We are creatures of a specific time and place — and relationships with loved ones, friends, and enemies, a plot of land, a town or city we call home, a state, a nation, a world in time sandwiched between past and future that we call the present.

A ghost town is a reminder of time. Southern Cross stands on the mountain high above Georgetown Lake, Montana, where the vistas are breathtaking, and the past is barely remembered except for the abandoned miners’ quarters and mine shafts below the surface of the place that remind the visitor of the fickleness of time.

“All flesh is grass” and yet, despite our intuitive awareness of it, we unconsciously pretend most days it is not true that “the grass withers, the flower fades….” [Isaiah 40:8].

“Nevertheless,” says Wendell Berry, “… between a past mostly forgotten and a future that we deserve to fear but cannot predict, some few things can be recalled” — things like my friendship with Phil, now ended unexpectedly by a rare nearly undiagnosable lymphoma in his spleen. Hours before his death, the interventionist ICU doctor described Phil’s case and his 10 days in the ICU as “a real shit storm” because of the many ongoing complications that mystified the medical staff. In all of medical history only 10-15 cases have been reported where lymphoma originated in the spleen. By the time it was discovered in Phil, other organs had begun to shut down. The first organ to go was the gallbladder, which was already abscessed when they operated to remove the spleen.

Medical professionals are no different from the rest of us, except for their skill and training in how to treat illness and preserve life. Despite every effort to keep the present from slipping into the past, against every attempt to retain some kind of future, the breath always flies away.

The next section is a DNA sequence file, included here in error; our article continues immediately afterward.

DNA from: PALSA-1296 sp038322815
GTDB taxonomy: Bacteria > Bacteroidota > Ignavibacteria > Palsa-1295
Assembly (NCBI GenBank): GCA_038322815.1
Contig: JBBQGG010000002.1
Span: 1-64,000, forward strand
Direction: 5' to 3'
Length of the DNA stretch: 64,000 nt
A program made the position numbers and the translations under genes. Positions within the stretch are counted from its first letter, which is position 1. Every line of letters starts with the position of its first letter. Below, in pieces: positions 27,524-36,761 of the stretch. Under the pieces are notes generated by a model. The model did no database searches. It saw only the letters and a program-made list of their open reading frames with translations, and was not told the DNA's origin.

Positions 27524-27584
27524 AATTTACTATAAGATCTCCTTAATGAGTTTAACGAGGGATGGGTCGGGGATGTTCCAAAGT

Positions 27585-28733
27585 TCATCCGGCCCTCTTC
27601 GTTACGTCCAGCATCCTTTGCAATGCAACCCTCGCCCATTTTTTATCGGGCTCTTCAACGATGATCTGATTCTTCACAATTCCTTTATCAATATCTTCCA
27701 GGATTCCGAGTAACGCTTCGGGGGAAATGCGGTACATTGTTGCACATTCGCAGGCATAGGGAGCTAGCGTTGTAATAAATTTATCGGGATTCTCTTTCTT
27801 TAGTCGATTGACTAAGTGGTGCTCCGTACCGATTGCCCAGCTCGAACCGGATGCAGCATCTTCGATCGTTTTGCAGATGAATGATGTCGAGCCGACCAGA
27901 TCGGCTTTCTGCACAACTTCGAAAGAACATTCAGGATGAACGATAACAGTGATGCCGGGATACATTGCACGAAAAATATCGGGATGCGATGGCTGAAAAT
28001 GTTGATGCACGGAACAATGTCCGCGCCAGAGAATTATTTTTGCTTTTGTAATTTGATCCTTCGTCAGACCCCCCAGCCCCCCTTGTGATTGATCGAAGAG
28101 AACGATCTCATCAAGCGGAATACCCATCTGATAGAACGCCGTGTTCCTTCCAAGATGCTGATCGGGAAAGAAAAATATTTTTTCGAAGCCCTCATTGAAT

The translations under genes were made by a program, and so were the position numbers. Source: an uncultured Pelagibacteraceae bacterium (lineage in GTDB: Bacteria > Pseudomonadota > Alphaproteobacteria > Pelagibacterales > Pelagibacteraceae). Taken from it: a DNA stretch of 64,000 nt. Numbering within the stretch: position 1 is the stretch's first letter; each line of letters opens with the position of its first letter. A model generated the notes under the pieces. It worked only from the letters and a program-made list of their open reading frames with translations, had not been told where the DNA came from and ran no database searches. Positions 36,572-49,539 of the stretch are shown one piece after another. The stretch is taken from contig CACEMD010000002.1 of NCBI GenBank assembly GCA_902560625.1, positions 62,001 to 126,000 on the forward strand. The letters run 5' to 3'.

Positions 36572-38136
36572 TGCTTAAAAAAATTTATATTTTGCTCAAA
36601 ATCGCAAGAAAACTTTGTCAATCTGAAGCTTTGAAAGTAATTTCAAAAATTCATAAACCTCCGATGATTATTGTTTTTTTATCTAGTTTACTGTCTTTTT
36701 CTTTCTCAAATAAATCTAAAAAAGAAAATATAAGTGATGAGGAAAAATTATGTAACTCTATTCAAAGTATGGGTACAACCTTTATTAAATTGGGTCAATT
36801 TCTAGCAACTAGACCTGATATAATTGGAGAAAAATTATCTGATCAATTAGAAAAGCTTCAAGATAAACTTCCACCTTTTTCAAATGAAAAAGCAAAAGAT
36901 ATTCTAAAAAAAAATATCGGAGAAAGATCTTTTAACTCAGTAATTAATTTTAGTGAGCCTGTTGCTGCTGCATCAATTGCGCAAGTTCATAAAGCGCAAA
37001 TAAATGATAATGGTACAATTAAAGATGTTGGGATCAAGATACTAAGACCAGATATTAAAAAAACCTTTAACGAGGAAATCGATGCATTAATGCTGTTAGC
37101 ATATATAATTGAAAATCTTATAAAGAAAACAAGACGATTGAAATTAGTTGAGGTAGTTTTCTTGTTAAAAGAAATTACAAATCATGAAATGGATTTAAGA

Phil’s death, as I had come to see it days before he passed, came as an act of mercy, a release from the torturous interventions of advanced medical technology that asks the question ‘How?’ without first asking ‘Why?”

I’m increasingly convinced that the denial of death (mortality) and the search for immorality are the opposites of the Christian faith in God – on Hebrew YHWH (“I am Who I Am/ I will Be Who I will be”) who alone is Eternal. All else is species hubris, the refusal to live thankfully, graciously and peacefully within the limits of finite, mortal goodness.

We are all standing in line, not knowing at what time or place our time will come. We’re all headed for the ghost town, thinking of the past or dreading the future we deserve, but also, in moments of grace, remembering with thanksgiving the tender mercies along the way that cannot be denied.

I do not know what of Phil or any of us may lie beyond the grave, an odd thing to say for a minister of the gospel whose faith lives out of the life, death, and resurrection of Jesus. Knowing my unknowing, my best friend reminded me of “Jesus’s question to Nicodemus at night about the not entirely unrelated matter of being born of the Spirit: ‘You are the teacher of God’s people, and don’t know these things?’”